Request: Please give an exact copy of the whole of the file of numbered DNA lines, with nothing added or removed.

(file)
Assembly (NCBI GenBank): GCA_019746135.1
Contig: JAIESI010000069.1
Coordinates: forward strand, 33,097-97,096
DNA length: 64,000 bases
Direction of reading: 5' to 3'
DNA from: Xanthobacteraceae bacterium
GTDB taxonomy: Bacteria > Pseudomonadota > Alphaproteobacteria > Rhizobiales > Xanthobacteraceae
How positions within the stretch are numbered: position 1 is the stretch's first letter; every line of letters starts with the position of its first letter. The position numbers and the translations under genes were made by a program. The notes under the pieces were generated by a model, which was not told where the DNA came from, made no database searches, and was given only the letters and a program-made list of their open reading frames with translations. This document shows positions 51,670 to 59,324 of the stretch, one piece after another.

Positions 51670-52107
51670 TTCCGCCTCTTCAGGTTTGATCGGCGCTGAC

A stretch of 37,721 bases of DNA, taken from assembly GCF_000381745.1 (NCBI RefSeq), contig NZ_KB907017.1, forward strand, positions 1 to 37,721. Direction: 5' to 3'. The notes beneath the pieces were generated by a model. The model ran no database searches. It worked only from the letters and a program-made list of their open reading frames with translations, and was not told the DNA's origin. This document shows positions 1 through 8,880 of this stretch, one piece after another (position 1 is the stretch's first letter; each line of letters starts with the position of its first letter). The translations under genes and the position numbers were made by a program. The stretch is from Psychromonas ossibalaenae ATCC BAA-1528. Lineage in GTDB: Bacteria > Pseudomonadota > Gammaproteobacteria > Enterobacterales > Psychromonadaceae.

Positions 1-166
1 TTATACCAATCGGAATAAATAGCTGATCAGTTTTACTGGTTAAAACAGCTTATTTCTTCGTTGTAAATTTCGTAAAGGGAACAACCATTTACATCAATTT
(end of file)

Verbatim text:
Assembly (NCBI GenBank): GCA_019746135.1
Contig: JAIESI010000069.1
Coordinates: forward strand, 33,097-97,096
DNA length: 64,000 bases
Direction of reading: 5' to 3'
DNA from: Xanthobacteraceae bacterium
GTDB taxonomy: Bacteria > Pseudomonadota > Alphaproteobacteria > Rhizobiales > Xanthobacteraceae
How positions within the stretch are numbered: position 1 is the stretch's first letter; every line of letters starts with the position of its first letter. The position numbers and the translations under genes were made by a program. The notes under the pieces were generated by a model, which was not told where the DNA came from, made no database searches, and was given only the letters and a program-made list of their open reading frames with translations. This document shows positions 51,670 to 59,324 of the stretch, one piece after another.

Positions 51670-52107
51670 TTCCGCCTCTTCAGGTTTGATCGGCGCTGAC

A stretch of 37,721 bases of DNA, taken from assembly GCF_000381745.1 (NCBI RefSeq), contig NZ_KB907017.1, forward strand, positions 1 to 37,721. Direction: 5' to 3'. The notes beneath the pieces were generated by a model. The model ran no database searches. It worked only from the letters and a program-made list of their open reading frames with translations, and was not told the DNA's origin. This document shows positions 1 through 8,880 of this stretch, one piece after another (position 1 is the stretch's first letter; each line of letters starts with the position of its first letter). The translations under genes and the position numbers were made by a program. The stretch is from Psychromonas ossibalaenae ATCC BAA-1528. Lineage in GTDB: Bacteria > Pseudomonadota > Gammaproteobacteria > Enterobacterales > Psychromonadaceae.

Positions 1-166
1 TTATACCAATCGGAATAAATAGCTGATCAGTTTTACTGGTTAAAACAGCTTATTTCTTCGTTGTAAATTTCGTAAAGGGAACAACCATTTACATCAATTT